Article by: Joe Russo
Let us assume the worst: COVID-19 continues to ravage the planet and ultimately a cure is unachievable within the next month or so. In response, Gary Bettman, along with the NHL’s brass, determines attempting to continue 2019-20’s campaign not an option and cancels the remainder of the season. While heartbreaking to everyone involved, general managers across the league would be forced to leave emotion by the wayside and shift their focus to their annual offseason duties.
In Boston, Don Sweeney already had difficult decisions to make. Potentially eliminating the last handful of games as well as the playoffs makes it even more so. The Bruins have some rather important names on their free agent list this summer. While lacking a PhD in player assessment, I will attempt to breakdown every upcoming free agent for Boston – highlighting their importance to the team, comparable players in the market, as well as a prediction on their future salary.
Despite amassing 96 points in the regular season, the 2014-15 Bruins failed to qualify for the postseason; an NHL record,at the time, for the highest points generated by a team who failed to qualify. Thanks in large part to the Ottawa Senators and the emergence of their ‘Hamburglar’.
Nearly a decade passed between playoff droughts but that was enough for then General Manager Peter Chiarelli. Both fan favorite Milan Lucic and preconceived heir to Chara’s throne (Dougie Hamilton), were swapped for assets and as a result, Boston owned picks 13,14 and 15 in the 2015 entry draft. Sandwiched between pick 13 Jakub Zboril and the 15th overall selection Zachary Senyshyn stood Jake DeBrusk.
While both Zboril and Senyshyn have developed into full time AHLers and at just 23 years of age they understandably needed time to groom their professional level game. DeBrusk, on the other hand, impressed during the 2016-17 season in Providence contributing 49 points in 74 games. At the 2017 training camp, DeBrusk secured a spot in a Boston lineup that at the time was in dire need of speed and creativity on the wing.
Billed as the modern-day power forward which beautifully fills the mold of Bruins greats past and present, DeBrusk has speed, agility, cunning, and a frame that can be put to use across the 200-foot ice surface. Skating in 203 NHL games and chipping in 120 points for a career points per game of 0.53. Currently DeBrusk ranks 15th in his draft class when recognizing total points, and one of seven with a positive career plus-minus. Interestingly enough of the other 14 players, only Vancouver’s Brock Boeser (ranked 10th) has played fewer professional games than DeBrusk.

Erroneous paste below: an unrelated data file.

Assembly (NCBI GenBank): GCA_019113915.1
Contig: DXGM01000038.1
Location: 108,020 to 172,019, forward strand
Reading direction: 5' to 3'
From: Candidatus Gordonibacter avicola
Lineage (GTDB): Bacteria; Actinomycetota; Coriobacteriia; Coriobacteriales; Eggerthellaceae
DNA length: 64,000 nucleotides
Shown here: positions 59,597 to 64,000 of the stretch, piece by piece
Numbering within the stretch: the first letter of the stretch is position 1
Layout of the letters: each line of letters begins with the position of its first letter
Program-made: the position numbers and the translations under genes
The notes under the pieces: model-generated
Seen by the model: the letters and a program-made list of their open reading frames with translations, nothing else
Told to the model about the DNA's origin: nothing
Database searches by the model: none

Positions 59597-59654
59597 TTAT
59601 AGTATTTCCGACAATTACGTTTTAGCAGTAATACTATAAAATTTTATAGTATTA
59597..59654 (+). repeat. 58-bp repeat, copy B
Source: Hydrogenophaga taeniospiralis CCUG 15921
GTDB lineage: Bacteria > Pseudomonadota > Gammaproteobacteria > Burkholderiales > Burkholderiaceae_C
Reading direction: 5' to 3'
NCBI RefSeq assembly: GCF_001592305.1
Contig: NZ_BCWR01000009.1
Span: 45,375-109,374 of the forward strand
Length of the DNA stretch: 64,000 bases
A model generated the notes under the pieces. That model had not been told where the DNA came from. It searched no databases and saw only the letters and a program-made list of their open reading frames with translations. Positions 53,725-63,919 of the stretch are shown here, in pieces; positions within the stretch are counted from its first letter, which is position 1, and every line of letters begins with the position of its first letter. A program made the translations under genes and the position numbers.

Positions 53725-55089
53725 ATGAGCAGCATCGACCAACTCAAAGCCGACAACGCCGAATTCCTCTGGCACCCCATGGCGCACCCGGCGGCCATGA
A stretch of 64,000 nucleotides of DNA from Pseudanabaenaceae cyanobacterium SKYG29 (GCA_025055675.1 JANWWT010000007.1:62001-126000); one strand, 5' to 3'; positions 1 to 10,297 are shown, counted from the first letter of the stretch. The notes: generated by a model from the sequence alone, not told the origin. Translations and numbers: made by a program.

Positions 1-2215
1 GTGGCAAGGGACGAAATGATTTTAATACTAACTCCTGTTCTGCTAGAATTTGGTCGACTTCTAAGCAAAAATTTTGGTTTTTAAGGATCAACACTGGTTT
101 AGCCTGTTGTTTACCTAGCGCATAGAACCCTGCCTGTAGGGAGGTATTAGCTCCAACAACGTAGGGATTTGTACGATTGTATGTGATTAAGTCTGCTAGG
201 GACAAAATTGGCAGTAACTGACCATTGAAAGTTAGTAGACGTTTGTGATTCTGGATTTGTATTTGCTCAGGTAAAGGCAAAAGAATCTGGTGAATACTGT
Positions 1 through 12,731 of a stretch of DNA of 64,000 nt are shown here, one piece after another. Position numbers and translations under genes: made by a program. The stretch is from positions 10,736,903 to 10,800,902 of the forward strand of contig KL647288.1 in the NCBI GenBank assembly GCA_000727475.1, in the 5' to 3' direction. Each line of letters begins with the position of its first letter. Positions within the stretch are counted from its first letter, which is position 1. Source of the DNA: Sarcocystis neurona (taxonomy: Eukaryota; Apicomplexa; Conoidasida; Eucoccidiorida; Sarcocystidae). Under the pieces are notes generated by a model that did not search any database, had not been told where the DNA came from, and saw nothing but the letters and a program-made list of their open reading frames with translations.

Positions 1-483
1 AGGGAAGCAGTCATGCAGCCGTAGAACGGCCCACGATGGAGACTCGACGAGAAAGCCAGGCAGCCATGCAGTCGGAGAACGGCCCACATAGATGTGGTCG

While you can find him working the corners as well as bravely positioned just outside of the crease, there lies a tendency for inconsistent and spotty offensive play. Not outside of the ordinary for a 23-year-old with a coach unafraid to juggle his lines for stretches of games at a time.
Yet, in a market where the expectations for first-round selections are never higher, DeBrusk has been able to avoid a steady stream of flack. Potentially as the white horse of the repeatedly scrutinized 2015 first-round draft, personal belief leads me to assume its the toolbox with which he possesses- size, speed, hands, nose for the net. With careful cap allocation, there is no sense in assuming DeBrusk couldn’t be a Bruin for life.
Presuming the NHL’s early March statement forecasting a salary cap bump this offseason holds in spite of the global pandemic likely wiping out the remainder of the season. According to @bruinscapspace a conservative cap projection of $84.5 million dollars would offer Boston $23.2 million with which to operate. Consider that Bergeron, Krejci, Marchand, Pastrnak, and Rask are still under contract.
A quick look around the league offers comparables such as Jakub Vrana and Anthony Mantha. With the former, a mid-first-round pick from 2014 with a similar frame and career production – 132 career points. Last summer he inked a two year $6.7 million dollar deal which carries a $3.35 AAV. The latter is a man amongst boys and circumstance dictates that he plays on Detroit’s top line and sees plenty of power play time. Mantha has all the gifts but inconsistencies have held him back some. Sound familiar?
With experience and maturity, DeBrusk could resemble a player such as Brayden Schenn or even Cris Kreider when it is all said and done. Welcome news indeed for any Bruin fan.
So what is DeBrusk’s value? Fellow 2015 draftee Brandon Carlo recently inked a two year 5.7 million dollar deal which equates to $2.85 million AAV. Bridge deals have become somewhat of a specialty for Don Sweeney and I expect the trend to continue here: three or four years between $2.75-3 million AAV makes all the sense in the world. By contracts end, Boston’s core will look much different than it does now and it allows for Boston’s brass to make a more calculated decision on their 23-year-old jitterbug.